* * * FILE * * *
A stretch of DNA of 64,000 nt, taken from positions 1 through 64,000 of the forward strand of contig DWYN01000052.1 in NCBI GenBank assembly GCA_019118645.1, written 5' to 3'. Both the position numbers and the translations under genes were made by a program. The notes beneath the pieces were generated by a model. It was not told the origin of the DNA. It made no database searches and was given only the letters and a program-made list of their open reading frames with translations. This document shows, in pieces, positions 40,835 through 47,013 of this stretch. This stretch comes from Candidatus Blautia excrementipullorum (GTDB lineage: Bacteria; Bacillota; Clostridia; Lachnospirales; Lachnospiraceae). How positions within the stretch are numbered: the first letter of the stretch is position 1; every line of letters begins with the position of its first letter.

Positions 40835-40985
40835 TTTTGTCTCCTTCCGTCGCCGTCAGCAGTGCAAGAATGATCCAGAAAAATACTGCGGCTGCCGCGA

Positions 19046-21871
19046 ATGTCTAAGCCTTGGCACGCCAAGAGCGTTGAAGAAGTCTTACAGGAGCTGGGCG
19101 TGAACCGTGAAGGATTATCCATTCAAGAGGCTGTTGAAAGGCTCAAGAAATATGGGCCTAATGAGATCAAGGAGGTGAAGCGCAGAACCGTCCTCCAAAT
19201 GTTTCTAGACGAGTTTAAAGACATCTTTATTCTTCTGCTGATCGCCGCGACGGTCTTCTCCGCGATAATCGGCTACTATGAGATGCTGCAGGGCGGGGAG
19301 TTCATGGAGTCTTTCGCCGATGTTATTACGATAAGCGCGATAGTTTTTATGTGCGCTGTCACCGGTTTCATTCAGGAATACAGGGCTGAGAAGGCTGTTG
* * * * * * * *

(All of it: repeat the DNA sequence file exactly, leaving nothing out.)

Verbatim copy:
A stretch of DNA of 64,000 nt, taken from positions 1 through 64,000 of the forward strand of contig DWYN01000052.1 in NCBI GenBank assembly GCA_019118645.1, written 5' to 3'. Both the position numbers and the translations under genes were made by a program. The notes beneath the pieces were generated by a model. It was not told the origin of the DNA. It made no database searches and was given only the letters and a program-made list of their open reading frames with translations. This document shows, in pieces, positions 40,835 through 47,013 of this stretch. This stretch comes from Candidatus Blautia excrementipullorum (GTDB lineage: Bacteria; Bacillota; Clostridia; Lachnospirales; Lachnospiraceae). How positions within the stretch are numbered: the first letter of the stretch is position 1; every line of letters begins with the position of its first letter.

Positions 40835-40985
40835 TTTTGTCTCCTTCCGTCGCCGTCAGCAGTGCAAGAATGATCCAGAAAAATACTGCGGCTGCCGCGA

Positions 19046-21871
19046 ATGTCTAAGCCTTGGCACGCCAAGAGCGTTGAAGAAGTCTTACAGGAGCTGGGCG
19101 TGAACCGTGAAGGATTATCCATTCAAGAGGCTGTTGAAAGGCTCAAGAAATATGGGCCTAATGAGATCAAGGAGGTGAAGCGCAGAACCGTCCTCCAAAT
19201 GTTTCTAGACGAGTTTAAAGACATCTTTATTCTTCTGCTGATCGCCGCGACGGTCTTCTCCGCGATAATCGGCTACTATGAGATGCTGCAGGGCGGGGAG
19301 TTCATGGAGTCTTTCGCCGATGTTATTACGATAAGCGCGATAGTTTTTATGTGCGCTGTCACCGGTTTCATTCAGGAATACAGGGCTGAGAAGGCTGTTG